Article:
Describe a typical day.

I probably travel for half the year, but when I’m at home, I spend most of the day caring for my son Henry, who is 9 months old. My husband looks after him so that I can do some practicing each day.  It’s a big change when you have so little time to yourself, but it’s definitely manageable.

Many female singers are told that it is impossible to have a family and a career, but you’ve managed to do both.  How do you juggle everything?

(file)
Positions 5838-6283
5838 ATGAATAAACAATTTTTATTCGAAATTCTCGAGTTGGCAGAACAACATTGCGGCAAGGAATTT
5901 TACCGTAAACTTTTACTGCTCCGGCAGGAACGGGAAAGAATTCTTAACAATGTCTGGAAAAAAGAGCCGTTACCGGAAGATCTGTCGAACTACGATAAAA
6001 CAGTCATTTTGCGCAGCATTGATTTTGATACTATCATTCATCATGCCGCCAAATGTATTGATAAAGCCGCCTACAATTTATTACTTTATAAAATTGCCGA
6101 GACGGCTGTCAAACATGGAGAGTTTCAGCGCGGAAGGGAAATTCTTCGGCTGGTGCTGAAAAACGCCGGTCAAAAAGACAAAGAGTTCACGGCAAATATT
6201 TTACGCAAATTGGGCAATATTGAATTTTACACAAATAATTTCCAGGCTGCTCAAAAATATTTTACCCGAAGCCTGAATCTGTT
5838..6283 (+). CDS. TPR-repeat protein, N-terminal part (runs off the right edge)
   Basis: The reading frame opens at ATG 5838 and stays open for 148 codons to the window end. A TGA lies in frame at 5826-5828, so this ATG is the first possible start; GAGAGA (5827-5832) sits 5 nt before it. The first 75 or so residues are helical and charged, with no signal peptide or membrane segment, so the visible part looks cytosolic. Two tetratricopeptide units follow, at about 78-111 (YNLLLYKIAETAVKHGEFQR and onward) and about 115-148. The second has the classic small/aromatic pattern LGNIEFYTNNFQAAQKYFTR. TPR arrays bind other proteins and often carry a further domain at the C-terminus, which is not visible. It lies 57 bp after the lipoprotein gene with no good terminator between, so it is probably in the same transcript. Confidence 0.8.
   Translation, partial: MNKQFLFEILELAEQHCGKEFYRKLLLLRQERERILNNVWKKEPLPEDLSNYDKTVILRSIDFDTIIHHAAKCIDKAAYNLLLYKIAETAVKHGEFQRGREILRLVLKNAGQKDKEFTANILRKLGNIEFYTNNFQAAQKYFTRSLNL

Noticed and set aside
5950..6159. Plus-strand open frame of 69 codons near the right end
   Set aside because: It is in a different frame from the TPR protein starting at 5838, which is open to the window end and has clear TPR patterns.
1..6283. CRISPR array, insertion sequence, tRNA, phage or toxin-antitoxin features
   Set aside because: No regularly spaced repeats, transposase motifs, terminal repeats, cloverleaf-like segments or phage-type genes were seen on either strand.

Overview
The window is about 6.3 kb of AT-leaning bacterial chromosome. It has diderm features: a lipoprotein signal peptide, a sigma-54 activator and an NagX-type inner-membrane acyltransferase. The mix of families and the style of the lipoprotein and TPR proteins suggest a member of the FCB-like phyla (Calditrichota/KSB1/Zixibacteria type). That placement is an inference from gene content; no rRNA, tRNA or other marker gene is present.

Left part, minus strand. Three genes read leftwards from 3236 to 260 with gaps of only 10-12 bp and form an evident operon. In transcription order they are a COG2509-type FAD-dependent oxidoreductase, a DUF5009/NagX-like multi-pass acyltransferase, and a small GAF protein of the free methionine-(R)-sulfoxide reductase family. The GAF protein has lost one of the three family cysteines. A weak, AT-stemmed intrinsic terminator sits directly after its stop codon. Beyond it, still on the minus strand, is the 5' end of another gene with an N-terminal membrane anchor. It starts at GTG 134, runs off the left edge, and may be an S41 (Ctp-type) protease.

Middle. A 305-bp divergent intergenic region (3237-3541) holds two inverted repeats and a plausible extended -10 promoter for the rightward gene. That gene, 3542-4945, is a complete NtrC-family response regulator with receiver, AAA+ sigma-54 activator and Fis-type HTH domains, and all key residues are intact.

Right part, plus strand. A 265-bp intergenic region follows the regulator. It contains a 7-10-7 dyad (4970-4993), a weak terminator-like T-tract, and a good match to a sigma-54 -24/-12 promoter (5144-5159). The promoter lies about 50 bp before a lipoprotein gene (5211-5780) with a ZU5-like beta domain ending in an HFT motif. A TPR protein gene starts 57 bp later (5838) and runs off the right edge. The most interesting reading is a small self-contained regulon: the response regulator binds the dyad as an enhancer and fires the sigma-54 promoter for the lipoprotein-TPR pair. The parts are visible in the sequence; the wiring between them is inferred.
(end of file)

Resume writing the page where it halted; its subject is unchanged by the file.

Well, I have a lot of help from my family, and my husband has an academic schedule, which means that he has summers and holidays free. My parents are retired and travel with me and the baby when my husband isn’t able to, which is an amazing help.  Also, Henry is a very easy and good-natured little boy (and most importantly, a good sleeper!)  I started rehearsals for my Covent Garden début when he was 10 weeks old – it was a small role (Barbarina in Le Nozze di Figaro), and I’d sung it in Paris the year before, which is probably why I felt that it was feasible.  However, if I ever have another baby, I will definitely give myself more time afterwards – even a straight-forward birth is a huge stress on your body, and it takes a while for everything to get back up and running!  At this point, all the jobs that I’ve had are ones that were scheduled before I knew I was pregnant, so I haven’t had to make many decisions about whether or not I should accept an engagement.  Going forward I will definitely have to think about saying “yes” if it means months apart from my husband.  Babies are extremely portable, but the singers I know with school-aged children usually travel alone, which is something I’m not quite ready to think about!